“I ask no favors for my sex. I surrender not our claim to equality. All I ask of our brethren is, that they will take their feet from off our necks, and permit us to stand upright on that ground which God designed us to occupy.”
Sarah Grimke knew what was up! And today we celebrate what would have been her 223rd birthday.
[Girl is looking good for being in her second century.]
Sarah and her sister Angelina were two early activists for abolition and women’s rights. Born into a wealthy slave-owning family on a plantation South Carolina, the women quickly grew to despise the institution of slavery. Sarah was self taught, often secretly studying her father’s law books. She wanted to be a lawyer, but due to familial and societal limitations against educating women, she was forbidden. When her sister Angelina was born in 1805, Sarah vowed to “guide and direct [this] precious child.” This cemented her commitment to creating a better world, one she and her sister could succeed in and be proud of.
[Angelina also looking fly at the cool age of 210.]
After accompanying her father to Philadelphia for his medical treatment, Sarah was helped by a Quaker family and later moved north to officially joined the Quaker faith. Her sister (pictured above) joined her soon after, and the sisters began fighting to abolish slavery, eventually becoming outcasts in their home state. However, the sisters also faced criticism in the North, as women were not often on the forefront of social movements (or so people thought…). While Angelina was known for being a dynamic and outspoken public figure, Sarah was shyer and relied on her powerful writing skills to express her feminist beliefs. After facing much criticism over their place as females in the movement against slavery, Sarah Grimke wrote her famous Letters on the Equality of the Sexes. The sisters soon cemented their legacy as leaders in the fight for women’s rights as well as abolition.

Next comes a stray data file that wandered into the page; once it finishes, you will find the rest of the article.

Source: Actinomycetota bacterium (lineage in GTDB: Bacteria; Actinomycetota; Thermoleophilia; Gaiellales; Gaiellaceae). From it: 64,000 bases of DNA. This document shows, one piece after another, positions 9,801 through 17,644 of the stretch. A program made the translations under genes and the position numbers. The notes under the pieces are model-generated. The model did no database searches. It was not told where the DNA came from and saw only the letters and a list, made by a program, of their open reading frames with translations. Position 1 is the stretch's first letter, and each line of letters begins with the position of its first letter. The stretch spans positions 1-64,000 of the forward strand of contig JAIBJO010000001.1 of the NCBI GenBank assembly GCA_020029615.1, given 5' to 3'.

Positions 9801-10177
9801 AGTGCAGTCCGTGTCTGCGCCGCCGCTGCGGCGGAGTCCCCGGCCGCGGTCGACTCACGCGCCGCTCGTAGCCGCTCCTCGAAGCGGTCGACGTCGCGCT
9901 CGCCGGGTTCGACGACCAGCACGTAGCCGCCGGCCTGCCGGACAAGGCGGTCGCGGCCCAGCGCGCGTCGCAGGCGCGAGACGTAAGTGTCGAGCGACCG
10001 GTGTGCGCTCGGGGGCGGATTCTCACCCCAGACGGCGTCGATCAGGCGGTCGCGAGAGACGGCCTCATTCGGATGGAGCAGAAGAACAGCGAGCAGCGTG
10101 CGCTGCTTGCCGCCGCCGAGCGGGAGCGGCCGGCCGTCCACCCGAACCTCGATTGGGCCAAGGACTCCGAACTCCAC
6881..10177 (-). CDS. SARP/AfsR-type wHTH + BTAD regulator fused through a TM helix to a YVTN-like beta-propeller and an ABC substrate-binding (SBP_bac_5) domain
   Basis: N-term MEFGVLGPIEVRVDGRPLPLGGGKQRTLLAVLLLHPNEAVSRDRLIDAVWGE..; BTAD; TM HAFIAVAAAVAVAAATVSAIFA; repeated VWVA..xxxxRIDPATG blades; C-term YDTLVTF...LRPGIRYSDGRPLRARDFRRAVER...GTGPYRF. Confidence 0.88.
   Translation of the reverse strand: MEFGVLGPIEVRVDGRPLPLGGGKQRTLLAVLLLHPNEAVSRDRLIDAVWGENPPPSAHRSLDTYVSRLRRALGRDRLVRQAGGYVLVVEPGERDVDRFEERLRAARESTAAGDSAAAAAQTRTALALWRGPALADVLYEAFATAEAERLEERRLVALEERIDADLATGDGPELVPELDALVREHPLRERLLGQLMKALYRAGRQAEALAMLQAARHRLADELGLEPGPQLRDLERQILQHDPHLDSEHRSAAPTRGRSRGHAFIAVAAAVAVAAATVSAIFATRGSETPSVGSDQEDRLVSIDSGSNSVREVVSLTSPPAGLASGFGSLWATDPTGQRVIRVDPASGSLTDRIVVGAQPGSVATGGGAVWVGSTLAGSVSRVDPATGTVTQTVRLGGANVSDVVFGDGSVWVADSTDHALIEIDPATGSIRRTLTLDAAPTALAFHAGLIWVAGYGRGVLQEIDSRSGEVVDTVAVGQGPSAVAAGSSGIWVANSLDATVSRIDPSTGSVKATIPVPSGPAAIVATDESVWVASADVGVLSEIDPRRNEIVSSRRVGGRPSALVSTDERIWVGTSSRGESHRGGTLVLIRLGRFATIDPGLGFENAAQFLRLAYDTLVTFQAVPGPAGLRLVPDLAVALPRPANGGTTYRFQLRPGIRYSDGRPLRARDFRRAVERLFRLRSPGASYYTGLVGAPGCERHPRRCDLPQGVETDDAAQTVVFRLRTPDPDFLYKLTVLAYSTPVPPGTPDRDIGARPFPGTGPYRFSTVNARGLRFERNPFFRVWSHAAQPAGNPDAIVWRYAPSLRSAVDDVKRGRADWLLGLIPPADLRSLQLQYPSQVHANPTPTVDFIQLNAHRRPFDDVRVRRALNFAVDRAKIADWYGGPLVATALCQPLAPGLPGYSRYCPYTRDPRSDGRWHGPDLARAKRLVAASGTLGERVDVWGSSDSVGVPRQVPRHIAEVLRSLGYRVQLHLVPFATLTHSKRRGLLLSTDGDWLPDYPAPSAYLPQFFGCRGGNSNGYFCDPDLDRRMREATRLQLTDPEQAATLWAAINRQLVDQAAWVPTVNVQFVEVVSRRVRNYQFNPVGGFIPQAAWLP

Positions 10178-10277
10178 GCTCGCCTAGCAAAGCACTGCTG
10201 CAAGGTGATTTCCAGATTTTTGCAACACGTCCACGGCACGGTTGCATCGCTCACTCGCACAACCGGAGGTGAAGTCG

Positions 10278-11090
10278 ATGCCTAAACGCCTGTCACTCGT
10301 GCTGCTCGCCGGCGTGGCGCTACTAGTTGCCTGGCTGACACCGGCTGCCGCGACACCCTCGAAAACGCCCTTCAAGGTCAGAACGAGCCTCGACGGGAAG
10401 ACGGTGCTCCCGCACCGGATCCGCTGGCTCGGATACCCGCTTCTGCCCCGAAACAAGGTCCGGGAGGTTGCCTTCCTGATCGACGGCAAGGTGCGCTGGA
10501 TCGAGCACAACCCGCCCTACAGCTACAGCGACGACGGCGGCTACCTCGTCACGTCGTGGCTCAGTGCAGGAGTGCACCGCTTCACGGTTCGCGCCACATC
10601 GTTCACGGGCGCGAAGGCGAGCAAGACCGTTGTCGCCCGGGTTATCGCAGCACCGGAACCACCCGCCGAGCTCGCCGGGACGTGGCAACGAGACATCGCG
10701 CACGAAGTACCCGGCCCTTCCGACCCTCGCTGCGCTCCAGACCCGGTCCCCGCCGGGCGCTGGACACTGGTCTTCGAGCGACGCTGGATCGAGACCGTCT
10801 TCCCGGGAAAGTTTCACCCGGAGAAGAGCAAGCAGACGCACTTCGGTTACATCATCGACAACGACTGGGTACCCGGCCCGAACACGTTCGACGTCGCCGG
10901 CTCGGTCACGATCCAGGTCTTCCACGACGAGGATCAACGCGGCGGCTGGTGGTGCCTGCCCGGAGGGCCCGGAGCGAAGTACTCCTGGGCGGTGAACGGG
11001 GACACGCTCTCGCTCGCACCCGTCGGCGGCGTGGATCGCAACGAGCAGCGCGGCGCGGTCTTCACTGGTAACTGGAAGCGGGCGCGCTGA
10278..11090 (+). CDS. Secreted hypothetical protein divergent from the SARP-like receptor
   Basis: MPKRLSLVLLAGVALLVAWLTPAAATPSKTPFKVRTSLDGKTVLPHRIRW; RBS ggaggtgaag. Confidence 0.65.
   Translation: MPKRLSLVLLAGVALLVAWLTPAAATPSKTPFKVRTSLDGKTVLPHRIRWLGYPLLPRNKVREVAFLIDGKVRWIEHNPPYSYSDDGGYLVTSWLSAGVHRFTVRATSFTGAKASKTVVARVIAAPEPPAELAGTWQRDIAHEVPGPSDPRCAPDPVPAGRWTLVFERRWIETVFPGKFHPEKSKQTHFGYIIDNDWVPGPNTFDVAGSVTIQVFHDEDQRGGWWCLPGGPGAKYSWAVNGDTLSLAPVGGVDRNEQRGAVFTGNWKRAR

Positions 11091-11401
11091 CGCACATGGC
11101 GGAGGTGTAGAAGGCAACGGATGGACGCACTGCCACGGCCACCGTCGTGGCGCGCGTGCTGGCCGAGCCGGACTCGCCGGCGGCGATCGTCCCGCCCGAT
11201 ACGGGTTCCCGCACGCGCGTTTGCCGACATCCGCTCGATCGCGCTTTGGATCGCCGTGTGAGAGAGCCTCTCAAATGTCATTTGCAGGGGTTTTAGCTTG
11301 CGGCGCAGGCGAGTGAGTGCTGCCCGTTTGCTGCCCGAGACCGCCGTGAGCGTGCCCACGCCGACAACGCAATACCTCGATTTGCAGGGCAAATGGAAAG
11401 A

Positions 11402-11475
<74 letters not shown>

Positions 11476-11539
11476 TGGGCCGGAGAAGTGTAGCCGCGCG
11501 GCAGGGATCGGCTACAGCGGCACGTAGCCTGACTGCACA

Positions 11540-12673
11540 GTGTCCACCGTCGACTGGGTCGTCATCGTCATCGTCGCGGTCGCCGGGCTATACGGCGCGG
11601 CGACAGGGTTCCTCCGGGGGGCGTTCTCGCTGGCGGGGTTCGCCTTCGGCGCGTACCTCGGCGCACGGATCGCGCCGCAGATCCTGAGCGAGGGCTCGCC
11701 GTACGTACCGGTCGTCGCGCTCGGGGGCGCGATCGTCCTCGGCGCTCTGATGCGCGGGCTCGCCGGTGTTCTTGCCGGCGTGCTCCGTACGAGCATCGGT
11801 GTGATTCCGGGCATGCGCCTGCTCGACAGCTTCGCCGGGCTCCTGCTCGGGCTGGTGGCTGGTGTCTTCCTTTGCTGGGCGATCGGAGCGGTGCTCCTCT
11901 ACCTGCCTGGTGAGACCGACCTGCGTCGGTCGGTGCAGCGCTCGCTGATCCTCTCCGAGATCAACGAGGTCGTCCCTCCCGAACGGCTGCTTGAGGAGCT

If you want to read more about the Grimke sisters, check out the links below. I also recommend reading the lovely historical fiction book The Invention of Wings by Sue Monk Kidd. The story chronicles the lives of Sarah Grimke and a fictional female slave who is given to Sarah on her 11th birthday. It’s a breathtaking story of friendship and family that I honestly couldn’t put down. Plus it opened me up to a part of history I (almost shamefully) never knew existed! Reading is the best!
Happy Birthday, Sarah Grimke! You and your sister were two badass Quakers. (And how often do we get to say that?)